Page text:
Insectivorous reptile nutrition and disease (Proceedings)


Insectivorous reptile nutrition and disease (Proceedings)

Nov 01, 2010

In this lecture we will discuss the basics of insectivorous reptile nutrition, paying particular attention to the role vitamin A and Vitamin D play in a healthy diet. Captive animals that receive diets that contain deficient or excessive amounts of both these vitamins are frequently seen by veterinarians. Therefore, it is important that the reptile veterinarian be able to recognize signs of malnutrition and provide treatment as well as correct the diet.


Captive insectivorous reptiles can be difficult for the casual keeper to maintain. In addition to providing an appropriate captive environment that meets the animal's requirements for heat, light, humidity, etc., a complete diet must be offered. With so many variables to address, even the most dedicated and educated keepers rarely get everything perfect. It should be noted that wild "insectivorous" reptiles rarely limit their intake to just insects. Most species will eat any living thing that they can overpower and consume. This means that wild animals will consume smaller mammals, reptiles, amphibians, birds, fish, crustaceans, and arthropods besides insects. The limiting factor seems to be the ability of the reptile to overpower the prey and fit it in their mouths!

Unfortunately the majority of insectivorous reptiles in captivity subside on a diet consisting solely of crickets and mealworms plus the occasional waxworm. There is nothing magical about the nutritional content of these insects, and in fact they are deficient in a number of nutrients (Vitamin A & D, protein, and calcium). The fact of the matter is these insects are easy to maintain and propagate; therefore they are the most readily available. Luckily, in recent years there has been interest in finding new food insect species for captive propagation. Some of the fly larvae offered for sale (ex/"Phoenix worms") purportedly have better nutritional profiles than those of crickets and mealworms. This author believes that provision of a diet as varied as possible is the best approach to maintaining insectivorous reptiles. The author has personally raised many species of insectivorous lizards on diets consisting of commercially available insects plus field collected insects with no additional supplementation. Many deficient insect diets can be completed with the addition of the occasional vertebrate prey animal or prepared meat diet (canned cat food, etc.).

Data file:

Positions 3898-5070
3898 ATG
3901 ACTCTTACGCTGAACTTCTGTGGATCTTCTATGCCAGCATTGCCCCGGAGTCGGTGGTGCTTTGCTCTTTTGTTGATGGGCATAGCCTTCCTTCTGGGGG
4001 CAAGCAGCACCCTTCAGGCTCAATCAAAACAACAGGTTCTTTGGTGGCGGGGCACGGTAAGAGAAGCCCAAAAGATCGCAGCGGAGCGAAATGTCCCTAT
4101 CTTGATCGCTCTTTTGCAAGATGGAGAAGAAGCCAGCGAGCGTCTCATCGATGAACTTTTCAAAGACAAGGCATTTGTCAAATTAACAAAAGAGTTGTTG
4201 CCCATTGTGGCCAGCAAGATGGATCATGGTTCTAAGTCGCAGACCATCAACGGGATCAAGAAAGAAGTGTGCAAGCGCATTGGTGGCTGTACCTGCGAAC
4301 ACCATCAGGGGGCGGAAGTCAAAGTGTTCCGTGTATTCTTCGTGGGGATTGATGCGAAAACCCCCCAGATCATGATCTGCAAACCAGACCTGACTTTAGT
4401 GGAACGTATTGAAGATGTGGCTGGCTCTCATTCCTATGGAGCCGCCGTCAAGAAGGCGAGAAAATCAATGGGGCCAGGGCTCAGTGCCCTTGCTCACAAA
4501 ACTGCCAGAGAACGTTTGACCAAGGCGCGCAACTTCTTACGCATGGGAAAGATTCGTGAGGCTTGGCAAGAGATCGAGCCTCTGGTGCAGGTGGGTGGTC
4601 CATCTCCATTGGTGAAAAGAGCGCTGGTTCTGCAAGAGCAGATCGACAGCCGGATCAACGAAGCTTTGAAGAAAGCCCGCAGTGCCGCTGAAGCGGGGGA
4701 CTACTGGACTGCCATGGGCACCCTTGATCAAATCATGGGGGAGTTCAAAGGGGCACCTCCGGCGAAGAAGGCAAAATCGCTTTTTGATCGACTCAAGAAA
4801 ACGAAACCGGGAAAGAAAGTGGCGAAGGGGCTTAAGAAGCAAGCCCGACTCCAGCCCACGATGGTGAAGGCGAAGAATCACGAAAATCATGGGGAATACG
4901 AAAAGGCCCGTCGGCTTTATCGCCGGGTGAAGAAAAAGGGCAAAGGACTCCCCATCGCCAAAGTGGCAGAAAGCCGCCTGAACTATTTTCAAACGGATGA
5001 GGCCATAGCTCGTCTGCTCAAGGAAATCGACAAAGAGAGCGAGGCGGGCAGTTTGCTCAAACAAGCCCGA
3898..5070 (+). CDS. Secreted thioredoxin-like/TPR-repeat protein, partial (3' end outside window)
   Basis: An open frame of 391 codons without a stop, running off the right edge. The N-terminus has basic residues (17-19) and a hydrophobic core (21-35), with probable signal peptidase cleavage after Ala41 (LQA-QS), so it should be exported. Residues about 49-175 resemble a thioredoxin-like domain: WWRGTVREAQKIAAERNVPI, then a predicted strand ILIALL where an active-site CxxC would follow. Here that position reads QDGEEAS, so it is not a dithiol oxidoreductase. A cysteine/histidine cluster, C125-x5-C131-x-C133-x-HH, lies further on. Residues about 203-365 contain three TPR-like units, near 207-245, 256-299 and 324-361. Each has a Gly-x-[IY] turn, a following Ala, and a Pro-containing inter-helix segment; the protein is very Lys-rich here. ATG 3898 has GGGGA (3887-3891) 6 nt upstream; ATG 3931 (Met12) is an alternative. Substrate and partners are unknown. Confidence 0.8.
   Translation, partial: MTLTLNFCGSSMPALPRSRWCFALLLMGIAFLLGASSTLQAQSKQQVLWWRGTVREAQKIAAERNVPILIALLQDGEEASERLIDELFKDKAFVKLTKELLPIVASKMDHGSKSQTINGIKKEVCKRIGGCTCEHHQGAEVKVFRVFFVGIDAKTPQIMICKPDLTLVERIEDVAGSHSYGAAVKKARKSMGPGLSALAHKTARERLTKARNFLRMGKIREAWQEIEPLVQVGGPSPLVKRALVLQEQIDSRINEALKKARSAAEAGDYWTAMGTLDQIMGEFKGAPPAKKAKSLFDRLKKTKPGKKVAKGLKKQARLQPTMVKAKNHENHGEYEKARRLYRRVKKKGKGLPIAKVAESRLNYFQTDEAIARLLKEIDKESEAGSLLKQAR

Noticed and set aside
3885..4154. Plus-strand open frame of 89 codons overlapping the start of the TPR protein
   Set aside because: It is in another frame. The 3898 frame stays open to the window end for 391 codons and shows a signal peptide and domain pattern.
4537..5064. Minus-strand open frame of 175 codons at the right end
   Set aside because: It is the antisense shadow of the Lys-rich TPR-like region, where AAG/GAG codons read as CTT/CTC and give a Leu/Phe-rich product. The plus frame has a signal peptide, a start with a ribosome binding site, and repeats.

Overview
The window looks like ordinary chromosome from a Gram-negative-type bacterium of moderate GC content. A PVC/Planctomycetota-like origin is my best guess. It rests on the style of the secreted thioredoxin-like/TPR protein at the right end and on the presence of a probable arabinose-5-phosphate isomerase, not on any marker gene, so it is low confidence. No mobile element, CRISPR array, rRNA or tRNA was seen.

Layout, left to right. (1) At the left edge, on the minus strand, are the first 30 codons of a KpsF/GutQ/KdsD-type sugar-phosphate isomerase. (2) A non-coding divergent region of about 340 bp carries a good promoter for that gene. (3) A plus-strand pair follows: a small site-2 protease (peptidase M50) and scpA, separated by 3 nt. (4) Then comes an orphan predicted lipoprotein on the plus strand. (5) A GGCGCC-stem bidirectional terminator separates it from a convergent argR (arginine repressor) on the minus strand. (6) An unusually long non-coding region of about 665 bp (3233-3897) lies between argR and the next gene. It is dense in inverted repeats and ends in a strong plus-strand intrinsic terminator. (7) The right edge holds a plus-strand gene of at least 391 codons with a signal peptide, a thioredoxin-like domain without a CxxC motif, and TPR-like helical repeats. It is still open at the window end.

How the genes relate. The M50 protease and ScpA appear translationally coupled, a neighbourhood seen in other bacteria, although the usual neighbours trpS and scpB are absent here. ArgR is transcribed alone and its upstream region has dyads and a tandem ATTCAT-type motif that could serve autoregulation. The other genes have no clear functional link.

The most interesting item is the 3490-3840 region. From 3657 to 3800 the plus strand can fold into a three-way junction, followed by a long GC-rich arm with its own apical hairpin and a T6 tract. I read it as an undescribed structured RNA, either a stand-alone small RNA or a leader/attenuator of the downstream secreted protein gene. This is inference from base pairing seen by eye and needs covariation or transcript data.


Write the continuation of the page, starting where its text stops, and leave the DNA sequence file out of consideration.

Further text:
Frequency of feeding captive reptiles is a topic of some debate. Some keepers advocate feeding insectivorous reptiles relatively large meals 1-2 times weekly. Many animals will get by with this type of schedule, but a more natural approach would be to offer small quantities of food daily. This approach keeps the animal active, and helps avoid problems such as food impactions or constipation. When feeding frequency is increased the keeper also has more chances to offer variety in the food items offered, as well as the method of presentation. This can help enrich the lives of captive reptiles and encourage more natural behaviors.

Vitamin and mineral supplementation is tricky, as the quality of commercially available products varies greatly, sometimes according to batch. Many zoos with nutrition departments produce their own vitamin and mineral supplements and perform frequent analysis for quality control. The greatest difficulty lies in the fact that we simply do not know the exact dietary requirements of all species so sometimes we are using a best guess when developing diets. It is relatively easy to recognize when a diet is completely inappropriate as the animals may develop overt signs of malnutrition. The greater difficulty is when malnutrition does not cause overt disease, but results in reproductive failure or a slightly debilitated state which makes the animal more susceptible to infectious disease. These cases are more difficult to figure out and correct.

Many vitamin and mineral supplements come in powdered form and are intended to be "dusted" onto the prey item prior to feeding. Success in delivering the supplement in this manner varies according to a large number of variables. Even products that stick well to a chitinous exoskeleton can be groomed off if the insect is not consumed in time. Do not assume that adequate amounts of supplement are being delivered via insect "dusting".

Most veterinarians are capable of making educated guesses regarding the level of supplementation appropriate for certain reptiles. All husbandry parameters need to be considered, especially lighting, when developing supplementation protocols. For example those animals that receive large amounts of natural sunlight exposure do not need to be supplemented with large amounts of Vitamin D. If an animal receives large amounts of natural sunlight plus a large amount of dietary Vitamin D, hypervitaminosis D can easily occur. Generally speaking, the author suggests that insect diets be supplemented with fat soluble vitamins 1-2 times weekly. Minerals and water soluble vitamins can be supplemented daily if desired.

A good rule to remember is that it is very difficult to maintain a healthy, robust captive insectivorous reptile without feeding it a varied diet of healthy, robust prey animals!